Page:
Not long after word of the Patriots acquisition of Albert Haynesworth began to circulate, whispers of his past transgressions could be heard.
Whether it was his well-publicized clashes with coaches in Washington, an ugly head-stomping incident from his days in Tennessee or some ugly off-field troubles, it seemed everyone had an opinion on the Patriots newest defensive lineman.
Haynesworth, speaking to the media for the first time since arriving via trade with the Redskins, has heard those whispers of his days past as well, and he's looking forward to keeping them there.
"Everything is in the past. I'm leaving all that stuff back in Washington," Haynesworth said. "Right now, I'm just concentrating on being a great player for this organization.
"Forget about all that stuff. It's all in the past," he added when questions persisted. "It's all about now, re-writing my name as Albert Haynesworth the Patriot."
The talented yet troubled former All-Pro will get a chance to do just that in New England, and he couldn't be happier. After enjoying sporadic success in Tennessee, where he was drafted by Patriots senior football advisor Floyd Reese, who was the Titans GM at the time, Haynesworth signed a mega-free agent deal with Washington prior to the 2009 season.
After a mediocre first season, he was greeted by new coach Mike Shanahan last year, and the two mixed like Snookie and alcohol. The pair clashed from the start. There were problems with the system, a conditioning run and just about anything else Shanahan tried to get Haynesworth to do. It was a lost season for everyone but Haynesworth's accountant, who still managed to collect roughly $34 million from the Redskins after two largely unproductive seasons.
Then Haynesworth awoke to an early morning text from his agent last week, and suddenly he was a Patriot.
"I's a great chance to be on a great team; it's a chance, I guess, to restore my name or whatever you want to say," Haynesworth said. "Just a great chance to get back on the field and play football."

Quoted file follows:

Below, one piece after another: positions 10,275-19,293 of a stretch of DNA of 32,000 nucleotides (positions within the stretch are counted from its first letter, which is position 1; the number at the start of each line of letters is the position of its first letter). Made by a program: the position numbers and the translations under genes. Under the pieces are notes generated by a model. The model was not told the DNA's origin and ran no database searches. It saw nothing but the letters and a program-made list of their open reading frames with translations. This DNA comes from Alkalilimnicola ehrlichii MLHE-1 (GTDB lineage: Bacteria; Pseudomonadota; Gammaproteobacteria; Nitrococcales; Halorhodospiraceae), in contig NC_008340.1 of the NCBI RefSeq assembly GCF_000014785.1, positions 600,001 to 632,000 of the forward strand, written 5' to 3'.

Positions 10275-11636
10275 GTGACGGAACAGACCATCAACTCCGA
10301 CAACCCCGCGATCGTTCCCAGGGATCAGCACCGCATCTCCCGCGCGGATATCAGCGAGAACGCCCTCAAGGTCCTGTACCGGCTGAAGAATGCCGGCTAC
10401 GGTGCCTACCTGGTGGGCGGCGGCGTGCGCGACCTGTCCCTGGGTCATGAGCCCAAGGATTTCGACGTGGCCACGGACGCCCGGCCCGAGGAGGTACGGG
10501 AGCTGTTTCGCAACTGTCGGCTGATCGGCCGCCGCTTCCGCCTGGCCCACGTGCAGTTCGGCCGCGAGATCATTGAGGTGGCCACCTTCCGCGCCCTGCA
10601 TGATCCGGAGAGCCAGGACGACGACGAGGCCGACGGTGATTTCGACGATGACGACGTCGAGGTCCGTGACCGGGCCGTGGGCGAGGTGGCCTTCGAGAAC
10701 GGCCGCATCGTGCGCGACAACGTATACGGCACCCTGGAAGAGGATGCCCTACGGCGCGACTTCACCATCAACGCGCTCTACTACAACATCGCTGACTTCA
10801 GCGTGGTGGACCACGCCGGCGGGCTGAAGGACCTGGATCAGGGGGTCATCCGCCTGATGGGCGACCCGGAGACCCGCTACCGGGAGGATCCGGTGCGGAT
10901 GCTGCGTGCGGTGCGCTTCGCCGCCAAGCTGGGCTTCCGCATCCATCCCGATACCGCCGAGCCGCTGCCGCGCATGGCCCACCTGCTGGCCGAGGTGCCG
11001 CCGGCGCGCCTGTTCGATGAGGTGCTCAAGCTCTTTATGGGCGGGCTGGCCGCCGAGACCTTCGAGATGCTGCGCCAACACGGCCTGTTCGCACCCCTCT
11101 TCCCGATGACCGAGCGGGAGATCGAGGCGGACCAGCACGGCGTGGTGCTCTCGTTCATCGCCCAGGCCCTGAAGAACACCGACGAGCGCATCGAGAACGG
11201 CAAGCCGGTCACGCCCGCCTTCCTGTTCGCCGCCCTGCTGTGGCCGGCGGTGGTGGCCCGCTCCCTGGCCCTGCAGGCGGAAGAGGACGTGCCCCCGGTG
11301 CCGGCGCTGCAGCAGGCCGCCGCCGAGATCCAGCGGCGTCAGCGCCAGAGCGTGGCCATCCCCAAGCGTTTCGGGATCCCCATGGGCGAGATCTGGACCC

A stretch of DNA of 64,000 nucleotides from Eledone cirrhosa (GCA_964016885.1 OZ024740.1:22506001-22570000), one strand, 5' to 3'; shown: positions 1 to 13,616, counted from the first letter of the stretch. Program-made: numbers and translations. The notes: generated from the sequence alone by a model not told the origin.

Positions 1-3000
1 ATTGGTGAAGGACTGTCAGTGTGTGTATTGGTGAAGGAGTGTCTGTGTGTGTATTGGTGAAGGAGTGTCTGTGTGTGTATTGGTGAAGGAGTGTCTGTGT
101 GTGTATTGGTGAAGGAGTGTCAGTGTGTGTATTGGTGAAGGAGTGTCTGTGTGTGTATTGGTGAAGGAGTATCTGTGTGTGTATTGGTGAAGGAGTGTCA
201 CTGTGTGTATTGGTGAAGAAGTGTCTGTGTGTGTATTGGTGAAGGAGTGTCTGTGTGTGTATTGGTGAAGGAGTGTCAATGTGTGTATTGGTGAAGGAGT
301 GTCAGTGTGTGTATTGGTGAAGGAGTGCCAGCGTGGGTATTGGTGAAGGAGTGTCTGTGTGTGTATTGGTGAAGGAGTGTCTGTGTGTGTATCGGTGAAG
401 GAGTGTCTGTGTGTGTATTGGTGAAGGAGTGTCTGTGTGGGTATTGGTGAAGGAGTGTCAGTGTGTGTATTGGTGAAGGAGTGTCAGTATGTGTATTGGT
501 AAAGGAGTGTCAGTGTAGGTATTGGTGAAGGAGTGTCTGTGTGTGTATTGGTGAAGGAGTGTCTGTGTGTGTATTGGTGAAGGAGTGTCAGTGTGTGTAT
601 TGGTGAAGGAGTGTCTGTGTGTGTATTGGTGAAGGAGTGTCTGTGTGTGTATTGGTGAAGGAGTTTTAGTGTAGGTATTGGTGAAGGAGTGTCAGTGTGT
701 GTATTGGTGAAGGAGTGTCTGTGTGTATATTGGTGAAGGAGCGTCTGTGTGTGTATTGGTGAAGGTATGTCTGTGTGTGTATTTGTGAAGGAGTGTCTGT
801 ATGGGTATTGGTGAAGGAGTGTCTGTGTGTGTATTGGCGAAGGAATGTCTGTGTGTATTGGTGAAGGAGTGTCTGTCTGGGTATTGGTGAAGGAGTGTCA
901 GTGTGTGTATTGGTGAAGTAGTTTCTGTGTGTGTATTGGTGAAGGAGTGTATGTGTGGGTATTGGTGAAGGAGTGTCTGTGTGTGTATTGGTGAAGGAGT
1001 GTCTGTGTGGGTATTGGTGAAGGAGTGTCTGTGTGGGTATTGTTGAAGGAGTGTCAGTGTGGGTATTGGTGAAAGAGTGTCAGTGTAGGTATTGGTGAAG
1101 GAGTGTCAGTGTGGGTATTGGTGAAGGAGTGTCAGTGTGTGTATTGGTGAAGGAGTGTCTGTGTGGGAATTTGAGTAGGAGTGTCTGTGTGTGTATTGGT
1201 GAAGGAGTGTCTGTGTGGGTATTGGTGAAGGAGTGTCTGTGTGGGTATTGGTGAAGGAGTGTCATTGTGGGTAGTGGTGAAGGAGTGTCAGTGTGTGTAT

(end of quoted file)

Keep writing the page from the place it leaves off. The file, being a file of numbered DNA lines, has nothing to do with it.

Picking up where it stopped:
Asked what he meant by restoring his name, he said, "Just to show that Albert Haynesworth can still play football."
One interesting development thus far at this early stage of camp is how he'll be doing so. While there's only been three full pads practices to this point, Haynesworth has line up as a defensive tackle in a true 4-3 set. He and Vince Wilfork have formed quite the imposing tandem on the inside – something Haynesworth said he joked about with his teammate a few years ago when there were together at the Pro Bowl and he now deems "scary for other teams."
Since some of his problems a year ago stemmed from his unwillingness to play in Shanahan's 3-4, the logical question is will New England be making a change? Based on his talk, that's irrelevant to Haynesworth.
"I don't know, just to kill the quarterback," Haynesworth said of his role.
"I'm willing to attack the quarterback and kill the running back and knock everything back," he added when asked about playing a two-gap scheme. "I don't care what it is. As long as whatever gap the ball's in, that's the gap I want to be in."
Interestingly, Haynesworth claimed he's always been a fan of the Patriots and admired the way Bill Belichick handles his team. In fact he was in attendance, thanks to tickets from former Patriots safety Rodney Harrison, at the 2007 AFC title game victory over San Diego at Gillette Stadium.
Haynesworth spoke articulately about his desire to return to his disruptive style on the field and his fondness of the Patriots organization. He mentioned how happy he's been with the transition process thus far and spoke glowingly of conversations he's had with Belichick and Robert Kraft.
About the only sign of his mercurial past came off what appeared to be an innocuous question. Do you consider yourself a high-motor player?
"A high motor player is[former Titans teammate] Kyle Vanden Bosch. Guys who run around non-stop like they have batteries up their behind," Haynesworth said. "That's not me."
Aside from that, the newest member of the defensive line could not have handled himself any better. Now the question becomes, how long with that last?